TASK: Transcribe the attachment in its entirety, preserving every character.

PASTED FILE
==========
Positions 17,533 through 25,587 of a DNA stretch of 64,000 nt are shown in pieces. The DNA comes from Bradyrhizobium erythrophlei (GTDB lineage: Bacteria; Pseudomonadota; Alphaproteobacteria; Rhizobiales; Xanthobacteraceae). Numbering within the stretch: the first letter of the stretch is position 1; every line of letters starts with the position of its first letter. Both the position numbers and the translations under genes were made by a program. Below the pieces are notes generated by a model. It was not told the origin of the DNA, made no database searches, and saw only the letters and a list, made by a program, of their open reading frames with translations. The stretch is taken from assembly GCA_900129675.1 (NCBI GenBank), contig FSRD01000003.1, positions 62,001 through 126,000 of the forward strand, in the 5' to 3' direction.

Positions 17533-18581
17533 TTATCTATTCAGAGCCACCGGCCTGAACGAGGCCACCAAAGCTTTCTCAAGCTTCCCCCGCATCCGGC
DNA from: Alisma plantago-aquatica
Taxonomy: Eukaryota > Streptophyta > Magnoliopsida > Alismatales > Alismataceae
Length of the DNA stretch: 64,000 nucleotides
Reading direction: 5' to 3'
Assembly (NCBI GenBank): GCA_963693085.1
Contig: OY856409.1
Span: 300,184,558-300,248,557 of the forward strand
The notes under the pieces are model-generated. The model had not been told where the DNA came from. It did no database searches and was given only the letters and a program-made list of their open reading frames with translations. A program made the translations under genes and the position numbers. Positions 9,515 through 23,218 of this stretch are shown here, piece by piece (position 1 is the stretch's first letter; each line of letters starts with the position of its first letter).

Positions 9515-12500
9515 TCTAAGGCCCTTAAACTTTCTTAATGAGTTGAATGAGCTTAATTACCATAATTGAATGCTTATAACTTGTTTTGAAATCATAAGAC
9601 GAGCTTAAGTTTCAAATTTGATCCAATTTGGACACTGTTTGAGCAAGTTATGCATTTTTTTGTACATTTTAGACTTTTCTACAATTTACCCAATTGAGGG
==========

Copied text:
Positions 17,533 through 25,587 of a DNA stretch of 64,000 nt are shown in pieces. The DNA comes from Bradyrhizobium erythrophlei (GTDB lineage: Bacteria; Pseudomonadota; Alphaproteobacteria; Rhizobiales; Xanthobacteraceae). Numbering within the stretch: the first letter of the stretch is position 1; every line of letters starts with the position of its first letter. Both the position numbers and the translations under genes were made by a program. Below the pieces are notes generated by a model. It was not told the origin of the DNA, made no database searches, and saw only the letters and a list, made by a program, of their open reading frames with translations. The stretch is taken from assembly GCA_900129675.1 (NCBI GenBank), contig FSRD01000003.1, positions 62,001 through 126,000 of the forward strand, in the 5' to 3' direction.

Positions 17533-18581
17533 TTATCTATTCAGAGCCACCGGCCTGAACGAGGCCACCAAAGCTTTCTCAAGCTTCCCCCGCATCCGGC
DNA from: Alisma plantago-aquatica
Taxonomy: Eukaryota > Streptophyta > Magnoliopsida > Alismatales > Alismataceae
Length of the DNA stretch: 64,000 nucleotides
Reading direction: 5' to 3'
Assembly (NCBI GenBank): GCA_963693085.1
Contig: OY856409.1
Span: 300,184,558-300,248,557 of the forward strand
The notes under the pieces are model-generated. The model had not been told where the DNA came from. It did no database searches and was given only the letters and a program-made list of their open reading frames with translations. A program made the translations under genes and the position numbers. Positions 9,515 through 23,218 of this stretch are shown here, piece by piece (position 1 is the stretch's first letter; each line of letters starts with the position of its first letter).

Positions 9515-12500
9515 TCTAAGGCCCTTAAACTTTCTTAATGAGTTGAATGAGCTTAATTACCATAATTGAATGCTTATAACTTGTTTTGAAATCATAAGAC
9601 GAGCTTAAGTTTCAAATTTGATCCAATTTGGACACTGTTTGAGCAAGTTATGCATTTTTTTGTACATTTTAGACTTTTCTACAATTTACCCAATTGAGGG